At the risk of being called a “hater” and inflaming a lot of people, I would like to formally come out and opine that I will not be mourning the loss of the self-anointed King of Pop, Michael Jackson.
Sure, when anyone dies, it’s a tragedy. The snuffing out of a life by whatever means is sad. Death is the reminder that our human existence is a tenuous thing. Here today, gone tomorrow. (I need people to die. When someone passes away, I am energized into working on my novel, simply because I don’t want to leave it half finished. I use death as a kick in the pants and as a tool to curb procrastination and to improve time management.)
MJ is everywhere: not just on TV, where every scintilla of information leaking out of California is probed and dissected, but on the local Detroit news and in the papers. Since Jackson’s passing, throngs have come out to the original Motown site to lay flowers and mementos, and there have been much teeth-gnashing and tears.
My tolerance for television is next to nothing. I turned down the TV (hubby in the room watching golf) and started reading Atlas Shrugged. Again.
So why do people care?
Michael Jackson was young. So what? Young people die every day, as do old people and those in between. The human condition says we want our graduations, our first jobs, our first home, children, success, and retirement, but not many look past that to the ultimate demise. It’s the one part of the human experience that no one wants to stare dead (no pun intended) in the face.
Michael Jackson was talented. Yes, so true. He was in control of dance moves that defied the law of gravity, and penned many great songs, although not much has come out of his camp in the last few years. Lots of other people are also talented, artists who aren’t privy to the lucky break or who don’t have (alleged) abusive stage dads in the background.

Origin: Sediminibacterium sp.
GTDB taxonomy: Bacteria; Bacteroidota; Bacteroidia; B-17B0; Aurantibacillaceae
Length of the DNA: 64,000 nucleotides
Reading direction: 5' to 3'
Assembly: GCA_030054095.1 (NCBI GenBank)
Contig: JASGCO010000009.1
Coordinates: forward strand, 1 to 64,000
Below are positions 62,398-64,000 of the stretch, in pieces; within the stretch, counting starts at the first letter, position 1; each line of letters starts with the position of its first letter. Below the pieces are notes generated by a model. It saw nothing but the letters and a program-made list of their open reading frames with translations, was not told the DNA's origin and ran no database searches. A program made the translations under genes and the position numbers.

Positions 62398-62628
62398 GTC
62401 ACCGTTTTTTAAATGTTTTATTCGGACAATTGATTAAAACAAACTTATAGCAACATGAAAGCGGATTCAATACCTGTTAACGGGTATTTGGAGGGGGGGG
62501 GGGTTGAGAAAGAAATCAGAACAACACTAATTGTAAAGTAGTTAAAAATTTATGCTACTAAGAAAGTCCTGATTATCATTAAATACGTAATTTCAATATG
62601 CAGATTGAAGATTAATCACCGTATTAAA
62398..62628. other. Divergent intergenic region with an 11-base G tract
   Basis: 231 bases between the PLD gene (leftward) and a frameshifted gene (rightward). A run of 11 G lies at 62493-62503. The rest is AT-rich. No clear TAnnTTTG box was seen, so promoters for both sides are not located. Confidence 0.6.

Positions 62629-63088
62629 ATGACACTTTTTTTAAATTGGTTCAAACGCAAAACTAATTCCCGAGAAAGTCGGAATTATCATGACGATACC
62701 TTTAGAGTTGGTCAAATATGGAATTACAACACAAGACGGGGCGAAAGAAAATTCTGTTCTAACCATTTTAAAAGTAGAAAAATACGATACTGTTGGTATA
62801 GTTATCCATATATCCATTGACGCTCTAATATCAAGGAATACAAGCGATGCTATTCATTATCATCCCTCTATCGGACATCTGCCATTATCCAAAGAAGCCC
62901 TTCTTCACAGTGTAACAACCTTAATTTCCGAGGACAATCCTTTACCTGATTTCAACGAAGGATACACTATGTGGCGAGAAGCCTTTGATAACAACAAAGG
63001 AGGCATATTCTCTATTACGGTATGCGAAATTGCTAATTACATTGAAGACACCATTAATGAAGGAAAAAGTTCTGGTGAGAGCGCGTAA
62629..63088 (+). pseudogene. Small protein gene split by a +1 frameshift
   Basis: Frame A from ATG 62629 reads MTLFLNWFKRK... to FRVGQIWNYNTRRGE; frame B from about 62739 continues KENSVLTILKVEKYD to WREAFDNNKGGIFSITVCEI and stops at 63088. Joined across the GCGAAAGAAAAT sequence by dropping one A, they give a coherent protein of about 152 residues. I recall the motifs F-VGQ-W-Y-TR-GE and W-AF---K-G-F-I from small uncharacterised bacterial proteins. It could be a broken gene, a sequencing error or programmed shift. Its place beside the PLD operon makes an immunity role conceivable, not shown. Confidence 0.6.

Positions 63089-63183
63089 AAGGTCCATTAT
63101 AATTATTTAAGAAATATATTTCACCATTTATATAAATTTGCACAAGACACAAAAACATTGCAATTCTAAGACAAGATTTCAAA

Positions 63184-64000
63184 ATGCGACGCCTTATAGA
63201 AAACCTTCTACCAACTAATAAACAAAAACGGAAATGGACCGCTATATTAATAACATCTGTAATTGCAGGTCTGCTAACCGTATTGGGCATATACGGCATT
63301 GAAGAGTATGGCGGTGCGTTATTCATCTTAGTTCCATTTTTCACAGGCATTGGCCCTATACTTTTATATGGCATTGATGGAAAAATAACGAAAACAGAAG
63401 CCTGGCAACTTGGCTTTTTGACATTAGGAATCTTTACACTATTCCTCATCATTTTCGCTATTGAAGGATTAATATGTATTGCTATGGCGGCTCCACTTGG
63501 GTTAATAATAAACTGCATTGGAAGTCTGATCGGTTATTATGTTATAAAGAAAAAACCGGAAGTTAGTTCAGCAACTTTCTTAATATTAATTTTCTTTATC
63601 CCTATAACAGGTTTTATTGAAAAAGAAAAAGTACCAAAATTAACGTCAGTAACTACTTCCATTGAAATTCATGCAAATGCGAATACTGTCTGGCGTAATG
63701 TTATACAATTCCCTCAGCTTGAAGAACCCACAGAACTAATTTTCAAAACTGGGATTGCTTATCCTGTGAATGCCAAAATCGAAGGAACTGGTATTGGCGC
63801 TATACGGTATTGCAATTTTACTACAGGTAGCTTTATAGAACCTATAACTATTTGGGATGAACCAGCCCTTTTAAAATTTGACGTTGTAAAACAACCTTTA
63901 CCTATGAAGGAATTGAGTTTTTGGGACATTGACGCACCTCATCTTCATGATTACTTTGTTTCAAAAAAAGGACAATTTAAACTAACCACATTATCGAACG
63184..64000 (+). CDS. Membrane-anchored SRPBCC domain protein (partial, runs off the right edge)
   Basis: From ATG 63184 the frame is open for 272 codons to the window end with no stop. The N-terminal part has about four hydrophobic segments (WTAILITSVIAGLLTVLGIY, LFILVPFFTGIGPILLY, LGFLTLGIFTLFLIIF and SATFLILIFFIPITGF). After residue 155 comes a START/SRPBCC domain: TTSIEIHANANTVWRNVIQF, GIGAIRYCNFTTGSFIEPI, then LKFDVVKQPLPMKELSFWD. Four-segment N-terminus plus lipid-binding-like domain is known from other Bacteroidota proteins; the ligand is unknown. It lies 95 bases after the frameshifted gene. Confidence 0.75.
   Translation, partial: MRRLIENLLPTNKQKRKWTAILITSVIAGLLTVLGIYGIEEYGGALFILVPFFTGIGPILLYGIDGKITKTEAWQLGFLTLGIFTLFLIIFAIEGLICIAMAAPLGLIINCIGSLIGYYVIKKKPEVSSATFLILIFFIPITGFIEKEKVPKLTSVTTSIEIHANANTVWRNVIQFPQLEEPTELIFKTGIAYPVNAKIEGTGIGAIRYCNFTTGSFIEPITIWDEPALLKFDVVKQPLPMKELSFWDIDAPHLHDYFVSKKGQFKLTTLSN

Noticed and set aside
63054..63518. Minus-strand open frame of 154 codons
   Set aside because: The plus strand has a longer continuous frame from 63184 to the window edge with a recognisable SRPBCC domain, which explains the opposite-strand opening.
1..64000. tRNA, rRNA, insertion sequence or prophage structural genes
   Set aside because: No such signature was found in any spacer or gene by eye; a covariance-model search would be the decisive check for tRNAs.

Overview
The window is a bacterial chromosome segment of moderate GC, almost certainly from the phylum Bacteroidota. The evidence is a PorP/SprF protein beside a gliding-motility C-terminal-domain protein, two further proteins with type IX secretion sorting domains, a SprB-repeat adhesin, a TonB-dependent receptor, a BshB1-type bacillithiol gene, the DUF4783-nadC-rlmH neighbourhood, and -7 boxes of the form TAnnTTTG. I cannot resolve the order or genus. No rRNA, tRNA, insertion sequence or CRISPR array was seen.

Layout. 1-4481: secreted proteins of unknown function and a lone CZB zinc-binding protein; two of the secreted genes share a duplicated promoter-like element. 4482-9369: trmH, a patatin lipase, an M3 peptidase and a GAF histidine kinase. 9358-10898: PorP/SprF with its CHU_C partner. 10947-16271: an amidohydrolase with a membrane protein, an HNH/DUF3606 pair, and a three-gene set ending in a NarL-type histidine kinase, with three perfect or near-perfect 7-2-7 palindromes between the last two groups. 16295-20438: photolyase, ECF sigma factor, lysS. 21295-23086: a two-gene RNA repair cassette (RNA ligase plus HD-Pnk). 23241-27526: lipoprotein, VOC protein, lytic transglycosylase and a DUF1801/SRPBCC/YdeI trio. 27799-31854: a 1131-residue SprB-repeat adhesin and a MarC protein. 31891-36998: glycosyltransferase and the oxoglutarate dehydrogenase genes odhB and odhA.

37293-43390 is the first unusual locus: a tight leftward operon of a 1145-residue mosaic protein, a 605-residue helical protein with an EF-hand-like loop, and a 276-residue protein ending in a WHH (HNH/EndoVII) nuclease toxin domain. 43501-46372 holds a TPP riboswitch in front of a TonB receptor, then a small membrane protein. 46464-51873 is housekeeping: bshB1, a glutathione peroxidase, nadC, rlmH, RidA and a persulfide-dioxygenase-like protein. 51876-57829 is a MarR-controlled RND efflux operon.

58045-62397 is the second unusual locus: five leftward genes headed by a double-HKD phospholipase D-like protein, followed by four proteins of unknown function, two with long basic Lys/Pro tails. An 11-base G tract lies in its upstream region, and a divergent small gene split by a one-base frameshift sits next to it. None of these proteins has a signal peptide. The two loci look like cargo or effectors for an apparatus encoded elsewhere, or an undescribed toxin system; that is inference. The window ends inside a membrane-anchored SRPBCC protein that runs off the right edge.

Michael Jackson was the poor child star. Here I have little sympathy, even though many child stars succumb to the pressures of stardom. Danny Bonaduce, Macaulay Culkin, the Facts of Life kids, the list goes on and on and on. However, others come out amazingly unscathed by an overdose of excess and attention. Could it be that their parents viewed them as children and not as commodities?
For someone who is a minor I can eke out some compassion. It ends when the “child” star gains the age of majority and makes his or her own choices as an adult. At some point you have to take responsibility for your actions, despite your background.
It is said that Michael Jackson was misinterpreted, mainly about his feelings toward children; that he loved children and thought of himself as the ultimate Peter Pan, the man who never wanted to grow up. Oh, puh-leeze. The man paid one child $20 million to avoid a trial, and was arrested and tried for child abuse of another, only to be acquitted by a jury of star-struck peers. (Is there such a thing as a “peer” of Michael Jackson? Wouldn’t that be a scary thought? And to find twelve of them in one jurisdiction? Yikes.) He admitted in a documentary to sleeping with other people’s little boys in his bed and saw nothing wrong with the concept.
Does no one remember that just a few short years ago people were referring to him as “Wacko Jacko?” I guess it’s normal among superstars to construct multi-million dollar amusement parks in the backyard, endeavor to buy the Elephant Man’s bones, and dangle babies from a hotel balcony. It's normal to have billionaire tastes on a millionaire budget. When one is rich and famous, it’s okay to defer to common sense to satisfy addictions to plastic surgery and drugs.
To hear the father, Joe Jackson, tell the media that he wanted his son to be remembered as a superstar was unsettling. If my child died of an untimely early demise, I’d want the world to know what a fine young man he was.
Accolades for a strange man who happened to be a damned good entertainer are one thing, but the final straw came when I caught a snippet of someone attributing the fact that Barack Obama is now President of the United States to Michael Jackson paving the way for a black man.
I’m sure Rosa Parks and Martin Luther King, Jr. are turning tandem somersaults in their graves.
There are three people I do feel sorry for: Michael Jackson’s children. Through no fault of their own, they were born into a perverted sideshow, a world that has no resemblance to reality. It’s going to take a mighty strong constitution to overcome a legacy like that.Powered by Sidelines